A one day seminar on the meaning and practice of supported decision-making is being held by the Centre for Medical Law and Ethics at King’s College London on Friday 2 September. Registration to attend in person is now closed but it is possible to attend (for free) online, by registering here.
The concept of supported decision-making is gaining prominence in public policy as a way to enable greater autonomy for people with intellectual or psychosocial disabilities. However, questions about its interpretation and implementation abound, with different legal perspectives envisaging ‘support’ in importantly different ways.
This conference will bring together academics and policy makers to consider the meaning, practice and implications of the move to supported decision-making. The morning will be dedicated to issues such as: What is supported decision-making? What is the purpose of a human rights requirement for supported decision-making regimes? How can we understand supported decision-making, and legal capacity, on an equal basis with others when it comes to people with a disability that requires total support? What safeguards are needed to protect against abuse of support mechanisms? What do those who need support want from it?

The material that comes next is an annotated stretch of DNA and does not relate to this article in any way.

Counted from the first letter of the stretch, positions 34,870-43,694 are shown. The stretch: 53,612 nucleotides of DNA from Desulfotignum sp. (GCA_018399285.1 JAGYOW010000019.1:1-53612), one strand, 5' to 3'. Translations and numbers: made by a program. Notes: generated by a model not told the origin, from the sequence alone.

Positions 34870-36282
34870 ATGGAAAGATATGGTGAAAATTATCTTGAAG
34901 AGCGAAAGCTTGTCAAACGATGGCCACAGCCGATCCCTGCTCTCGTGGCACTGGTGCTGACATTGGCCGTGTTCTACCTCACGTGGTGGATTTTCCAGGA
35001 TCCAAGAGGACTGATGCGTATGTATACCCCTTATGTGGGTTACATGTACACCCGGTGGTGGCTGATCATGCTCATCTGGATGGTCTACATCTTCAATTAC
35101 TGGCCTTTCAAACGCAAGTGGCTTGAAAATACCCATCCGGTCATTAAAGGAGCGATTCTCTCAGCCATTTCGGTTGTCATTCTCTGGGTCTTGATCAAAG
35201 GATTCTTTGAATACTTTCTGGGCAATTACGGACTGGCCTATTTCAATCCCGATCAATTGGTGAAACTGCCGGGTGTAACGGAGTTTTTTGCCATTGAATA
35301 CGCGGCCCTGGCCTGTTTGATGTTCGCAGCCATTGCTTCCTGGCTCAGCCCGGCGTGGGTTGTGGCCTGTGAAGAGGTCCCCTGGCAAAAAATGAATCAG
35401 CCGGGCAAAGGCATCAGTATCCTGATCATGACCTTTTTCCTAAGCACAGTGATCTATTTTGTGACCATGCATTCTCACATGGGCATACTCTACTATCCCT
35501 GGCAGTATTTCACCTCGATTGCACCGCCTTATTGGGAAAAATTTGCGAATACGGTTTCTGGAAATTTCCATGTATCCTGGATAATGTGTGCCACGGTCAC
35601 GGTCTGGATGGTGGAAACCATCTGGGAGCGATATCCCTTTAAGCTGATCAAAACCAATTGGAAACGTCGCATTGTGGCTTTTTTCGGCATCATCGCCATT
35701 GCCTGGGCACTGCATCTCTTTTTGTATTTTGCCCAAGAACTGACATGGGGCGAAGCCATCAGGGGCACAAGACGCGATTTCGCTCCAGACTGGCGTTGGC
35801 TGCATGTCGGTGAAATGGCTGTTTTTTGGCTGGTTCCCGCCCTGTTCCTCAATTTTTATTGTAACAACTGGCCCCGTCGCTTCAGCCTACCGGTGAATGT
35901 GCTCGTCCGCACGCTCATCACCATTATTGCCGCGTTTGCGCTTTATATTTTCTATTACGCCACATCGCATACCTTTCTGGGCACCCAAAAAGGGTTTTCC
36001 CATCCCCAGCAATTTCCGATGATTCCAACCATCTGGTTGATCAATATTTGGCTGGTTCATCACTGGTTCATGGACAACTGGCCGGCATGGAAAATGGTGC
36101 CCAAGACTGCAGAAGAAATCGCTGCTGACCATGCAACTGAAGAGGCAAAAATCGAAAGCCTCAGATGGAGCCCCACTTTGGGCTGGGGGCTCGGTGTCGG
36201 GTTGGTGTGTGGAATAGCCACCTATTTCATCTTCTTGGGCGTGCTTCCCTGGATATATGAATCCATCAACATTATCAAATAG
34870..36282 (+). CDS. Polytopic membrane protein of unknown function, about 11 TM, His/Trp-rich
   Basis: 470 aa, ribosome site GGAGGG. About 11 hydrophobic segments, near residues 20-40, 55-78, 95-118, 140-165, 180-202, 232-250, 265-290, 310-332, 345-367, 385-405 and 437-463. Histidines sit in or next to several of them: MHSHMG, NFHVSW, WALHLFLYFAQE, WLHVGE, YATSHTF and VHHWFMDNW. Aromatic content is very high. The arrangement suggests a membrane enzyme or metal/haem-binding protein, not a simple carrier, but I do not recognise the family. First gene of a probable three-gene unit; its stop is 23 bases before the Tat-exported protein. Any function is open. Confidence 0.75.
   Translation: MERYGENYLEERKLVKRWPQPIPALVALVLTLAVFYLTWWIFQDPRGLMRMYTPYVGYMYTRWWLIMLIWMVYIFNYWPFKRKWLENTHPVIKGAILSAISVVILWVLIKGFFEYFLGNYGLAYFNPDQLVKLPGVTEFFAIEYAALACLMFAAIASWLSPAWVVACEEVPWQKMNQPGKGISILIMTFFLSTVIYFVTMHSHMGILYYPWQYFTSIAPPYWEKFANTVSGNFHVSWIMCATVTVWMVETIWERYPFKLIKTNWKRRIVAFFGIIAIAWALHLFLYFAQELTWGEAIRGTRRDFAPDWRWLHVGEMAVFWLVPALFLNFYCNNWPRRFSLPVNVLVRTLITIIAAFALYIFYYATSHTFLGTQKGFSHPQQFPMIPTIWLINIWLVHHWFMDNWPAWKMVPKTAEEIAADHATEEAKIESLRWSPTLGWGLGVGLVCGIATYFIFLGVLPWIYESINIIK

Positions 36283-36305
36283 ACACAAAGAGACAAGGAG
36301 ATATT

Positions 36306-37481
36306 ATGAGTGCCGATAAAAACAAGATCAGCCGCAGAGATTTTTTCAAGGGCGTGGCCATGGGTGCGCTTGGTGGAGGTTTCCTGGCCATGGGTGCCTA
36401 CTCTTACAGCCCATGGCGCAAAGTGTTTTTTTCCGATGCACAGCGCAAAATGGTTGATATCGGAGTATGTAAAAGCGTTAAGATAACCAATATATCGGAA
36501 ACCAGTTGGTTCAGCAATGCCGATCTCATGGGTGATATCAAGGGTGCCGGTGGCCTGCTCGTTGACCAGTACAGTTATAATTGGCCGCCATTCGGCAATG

The afternoon sessions will take these discussions forward into practice: What does supported decision-making look like in practice, from the perspective of the supported and the supporter? What needs to change if we are to move from substitute decision-making (and associated practices) to supported decision-making? What are the challenges in making this move, and how can they be overcome?
This event is supported by the Wellcome Trust, Mental Health and Justice Collaborative Award 203376/Z/16/Z.
(Full disclosure, I’ll be speaking on “Support beyond decision-making: the promise and pitfalls of advance choice documents for supporting the exercise of legal capacity”)